Inhaling Helium: Party Fun or Deadly Menace?

By Henry G. Wickes, Jr.

What could be hazardous about a helium-filled party balloon, you ask? After all, balloons are supposed to be fun, right? The answer may surprise you.

Public Awareness

Most people simply do not have the information available to help them understand hazards associated with inhaling helium. Several years ago, I was asked to investigate the death of a teenager who died while inhaling helium from a balloon-filling system. During this investigation, I discovered the true nature of these severe—and potentially fatal— hazards. The discussion here is intended to help readers make informed decisions that will prevent future loss of life.

Inhaling Helium from a Balloon

A little-known aspect of inhaling helium is how quickly you may lose consciousness due to asphyxia (oxygen deprivation). During the exchange of gases in the normal breathing process, the blood stream absorbs oxygen from air in the lungs, while carbon dioxide passes from the blood to the air. When you hold your breath, the exchange of gases slows, as "stale" air in the lungs is no longer replaced by "fresh" air.

This process does not stop instantly, however. Some time will pass before you start to experience serious physical distress. For example, you would likely have time to pick up and put down an object, walk across a room, or find a chair and sit down before feeling compelled to breathe again.

However, when the lungs are filled with helium, a different process takes over. Oxygen is actually removed from the blood stream during the exchange of gases. Depending on how completely oxygen is replaced by helium, you may lose consciousness quickly and without warning—you may literally pass out while still standing. The usual result is an uncontrolled fall that can cause serious injury, even if normal breathing resumes.

Commercial Balloon-Filling Systems

Helium balloon-filling systems have become popular in recent years, and are frequently found in supermarkets, party supply stores, and variety stores. The "commercial" type system is generally operated by a store employee rather than by a customer. Sometimes the system is loaned or leased to the customer—a practice that led to the fatality mentioned earlier. A typical commercial system consists of a helium cylinder, shut-off valve, pressure flow regulator, and tilt valve with balloon adapter.

Such a system is designed to fill balloons rapidly. Typically, it delivers a maximum helium gas flow rate of approximately five cubic feet per minute (cfm). Maximum flow rate is determined by the pressure/flow regulator and cylinder pressure—normally several hundred pounds per square inch (psi).

Inhaling Helium from a Commercial System

Attempting to inhale helium from a commercial helium balloon filling system poses a greater hazard than does inhaling helium from a balloon. Beyond the risk of passing out, the potential for fatal injury is present. Unfortunately, several young people have been killed while inhaling helium from such a system.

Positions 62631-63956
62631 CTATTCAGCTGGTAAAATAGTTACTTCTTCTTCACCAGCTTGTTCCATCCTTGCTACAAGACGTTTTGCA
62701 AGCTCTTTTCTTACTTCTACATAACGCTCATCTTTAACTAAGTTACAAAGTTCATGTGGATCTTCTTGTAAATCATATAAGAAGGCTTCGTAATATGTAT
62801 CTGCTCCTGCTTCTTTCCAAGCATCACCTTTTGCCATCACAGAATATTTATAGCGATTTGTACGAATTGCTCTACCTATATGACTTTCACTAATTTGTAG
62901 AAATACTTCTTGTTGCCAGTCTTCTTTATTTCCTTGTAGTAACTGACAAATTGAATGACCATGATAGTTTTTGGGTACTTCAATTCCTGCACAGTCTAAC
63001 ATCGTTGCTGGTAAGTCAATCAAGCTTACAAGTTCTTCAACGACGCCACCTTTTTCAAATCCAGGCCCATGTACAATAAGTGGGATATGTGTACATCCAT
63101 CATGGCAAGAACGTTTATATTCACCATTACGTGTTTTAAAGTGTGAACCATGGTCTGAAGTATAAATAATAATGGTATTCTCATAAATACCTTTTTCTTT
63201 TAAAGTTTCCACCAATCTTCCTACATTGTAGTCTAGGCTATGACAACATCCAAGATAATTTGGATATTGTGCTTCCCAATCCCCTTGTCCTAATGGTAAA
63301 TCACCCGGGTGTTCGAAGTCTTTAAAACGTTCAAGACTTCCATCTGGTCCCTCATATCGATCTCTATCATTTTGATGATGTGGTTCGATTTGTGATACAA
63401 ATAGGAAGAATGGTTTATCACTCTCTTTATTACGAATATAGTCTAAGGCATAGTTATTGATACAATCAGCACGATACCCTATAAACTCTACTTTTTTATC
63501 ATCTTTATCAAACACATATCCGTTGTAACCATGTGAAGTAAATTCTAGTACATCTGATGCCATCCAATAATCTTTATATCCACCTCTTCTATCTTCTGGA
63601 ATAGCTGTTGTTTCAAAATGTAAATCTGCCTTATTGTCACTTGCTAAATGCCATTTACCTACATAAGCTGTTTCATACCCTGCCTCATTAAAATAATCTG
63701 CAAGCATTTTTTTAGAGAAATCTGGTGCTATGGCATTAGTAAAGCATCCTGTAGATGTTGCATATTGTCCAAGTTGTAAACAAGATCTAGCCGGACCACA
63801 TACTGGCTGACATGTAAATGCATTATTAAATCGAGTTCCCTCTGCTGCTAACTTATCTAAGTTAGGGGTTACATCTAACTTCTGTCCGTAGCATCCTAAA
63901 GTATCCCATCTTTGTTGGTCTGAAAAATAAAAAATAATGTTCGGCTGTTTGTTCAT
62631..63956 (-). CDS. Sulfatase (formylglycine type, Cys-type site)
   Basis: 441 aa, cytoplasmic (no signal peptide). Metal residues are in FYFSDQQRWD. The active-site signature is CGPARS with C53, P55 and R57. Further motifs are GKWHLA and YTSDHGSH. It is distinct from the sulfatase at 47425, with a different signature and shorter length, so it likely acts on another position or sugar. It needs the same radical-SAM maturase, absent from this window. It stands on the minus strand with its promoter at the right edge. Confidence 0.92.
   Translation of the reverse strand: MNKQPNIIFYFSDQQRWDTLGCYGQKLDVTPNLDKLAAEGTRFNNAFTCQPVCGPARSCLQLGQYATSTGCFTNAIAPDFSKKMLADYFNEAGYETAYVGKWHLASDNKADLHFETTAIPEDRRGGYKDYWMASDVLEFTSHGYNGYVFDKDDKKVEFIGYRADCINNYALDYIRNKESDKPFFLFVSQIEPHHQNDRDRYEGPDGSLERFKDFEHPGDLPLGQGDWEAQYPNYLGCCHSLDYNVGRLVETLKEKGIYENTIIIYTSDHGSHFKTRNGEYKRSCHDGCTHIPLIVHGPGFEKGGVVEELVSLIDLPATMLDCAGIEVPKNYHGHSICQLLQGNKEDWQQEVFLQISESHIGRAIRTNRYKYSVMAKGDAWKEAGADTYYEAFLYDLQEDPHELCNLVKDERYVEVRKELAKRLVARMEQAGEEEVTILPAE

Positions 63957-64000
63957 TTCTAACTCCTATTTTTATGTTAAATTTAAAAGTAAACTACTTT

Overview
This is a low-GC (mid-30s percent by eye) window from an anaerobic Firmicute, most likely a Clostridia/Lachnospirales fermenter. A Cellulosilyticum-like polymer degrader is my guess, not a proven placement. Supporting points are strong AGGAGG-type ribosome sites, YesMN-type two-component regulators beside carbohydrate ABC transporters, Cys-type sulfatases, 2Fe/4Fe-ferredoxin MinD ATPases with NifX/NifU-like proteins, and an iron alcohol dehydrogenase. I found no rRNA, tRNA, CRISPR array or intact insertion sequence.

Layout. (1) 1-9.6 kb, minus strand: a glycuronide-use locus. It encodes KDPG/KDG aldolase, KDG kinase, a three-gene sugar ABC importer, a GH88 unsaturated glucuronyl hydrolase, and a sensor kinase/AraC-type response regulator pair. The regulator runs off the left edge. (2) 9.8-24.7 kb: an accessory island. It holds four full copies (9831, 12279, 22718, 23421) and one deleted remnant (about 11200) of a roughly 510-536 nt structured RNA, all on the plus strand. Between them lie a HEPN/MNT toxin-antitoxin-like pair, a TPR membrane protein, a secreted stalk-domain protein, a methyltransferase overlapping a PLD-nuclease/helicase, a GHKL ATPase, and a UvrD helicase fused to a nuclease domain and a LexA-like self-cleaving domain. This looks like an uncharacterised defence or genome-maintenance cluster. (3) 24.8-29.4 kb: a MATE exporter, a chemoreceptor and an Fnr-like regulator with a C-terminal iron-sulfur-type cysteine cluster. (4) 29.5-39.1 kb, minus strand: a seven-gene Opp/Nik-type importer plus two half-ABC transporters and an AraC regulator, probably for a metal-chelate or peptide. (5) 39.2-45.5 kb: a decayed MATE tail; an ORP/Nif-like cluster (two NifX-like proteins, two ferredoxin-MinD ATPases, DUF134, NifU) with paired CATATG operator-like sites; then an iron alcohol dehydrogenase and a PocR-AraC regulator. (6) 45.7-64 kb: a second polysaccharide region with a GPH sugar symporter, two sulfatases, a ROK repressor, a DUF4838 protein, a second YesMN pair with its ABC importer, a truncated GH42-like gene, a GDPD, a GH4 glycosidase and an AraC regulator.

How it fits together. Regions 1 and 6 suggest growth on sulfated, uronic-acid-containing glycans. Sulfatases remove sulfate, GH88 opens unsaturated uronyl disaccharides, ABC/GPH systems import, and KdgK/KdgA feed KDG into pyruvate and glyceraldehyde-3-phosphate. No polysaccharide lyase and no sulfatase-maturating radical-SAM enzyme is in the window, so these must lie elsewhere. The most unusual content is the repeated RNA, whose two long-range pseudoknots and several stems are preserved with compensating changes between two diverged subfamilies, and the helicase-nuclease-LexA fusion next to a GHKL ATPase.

How can a healthy young person be killed by a seemingly harmless substance, you ask? Postmortem examinations of victims explain what occurs, while engineering analysis explains how.

Chemical reaction does not cause fatal injuries. Rather, the pressure of gas inside the lungs is the agent that can kill instantly. Autopsies show that the alveoli (air sacs) in the lungs have been ruptured. Death follows immediately, as the victims literally drown in their own blood. Under such circumstances, cardiopulmonary resuscitation is of no avail.

Gas Flow vs. Lung Capacity

Gas flow rate of 5 cfm is equivalent to 2.36 liters per second. Although individual lung capacity varies, a reasonable estimate for total lung capacity in an adult female is 4.5 liters. This capacity is used in the calculations that follow.

According to human physiology references, prolonged exposure to a difference of 30 millimeters (mm) of mercury between intrapulmonary pressure and surrounding body pressure can be fatal. If pressure is increased to 80 to 100 mm, immediate fatality is expected . A pressure of 80 to 100 mm of mercury is equivalent to 1.5 to 1.9 psi. For calculation purposes, a mid-range value of 1.7 psi (above atmospheric pressure) is used as the critical value. Furthermore, assume a rigid container with a volume of gas that must be added in order to increase pressure by 1.7 psi.

Calculations show that additional volume required is .52 liters. The minimum length of time required to add this amount (thereby increasing pressure by 1.7 psi) from a balloon-filling system is determined by dividing additional volume (.52 liters) by maximum flow rate (2.36 liters per second). The result is 0.22 seconds.

Since lungs are not a rigid container, actual time to reach 1.7 psi may be slightly longer than 0.22 seconds. However, calculations clearly show that, given the flow rate and pressure available from a helium balloon-filling system, human lungs can be fatally overpressured in a fraction of a second. Victims simply do not have time to react.

 

Henry G. Wickes Jr., P.E., CSP, is a consultant with and professional associate of Madeley Safety Engineers in Bryan, Tex. 979-693-2041.

This article is excerpted from the December, 1996, issue of Professional Safety magazine with permission of the publisher and the author.

Article provided by the Compressed Gas Association, Inc.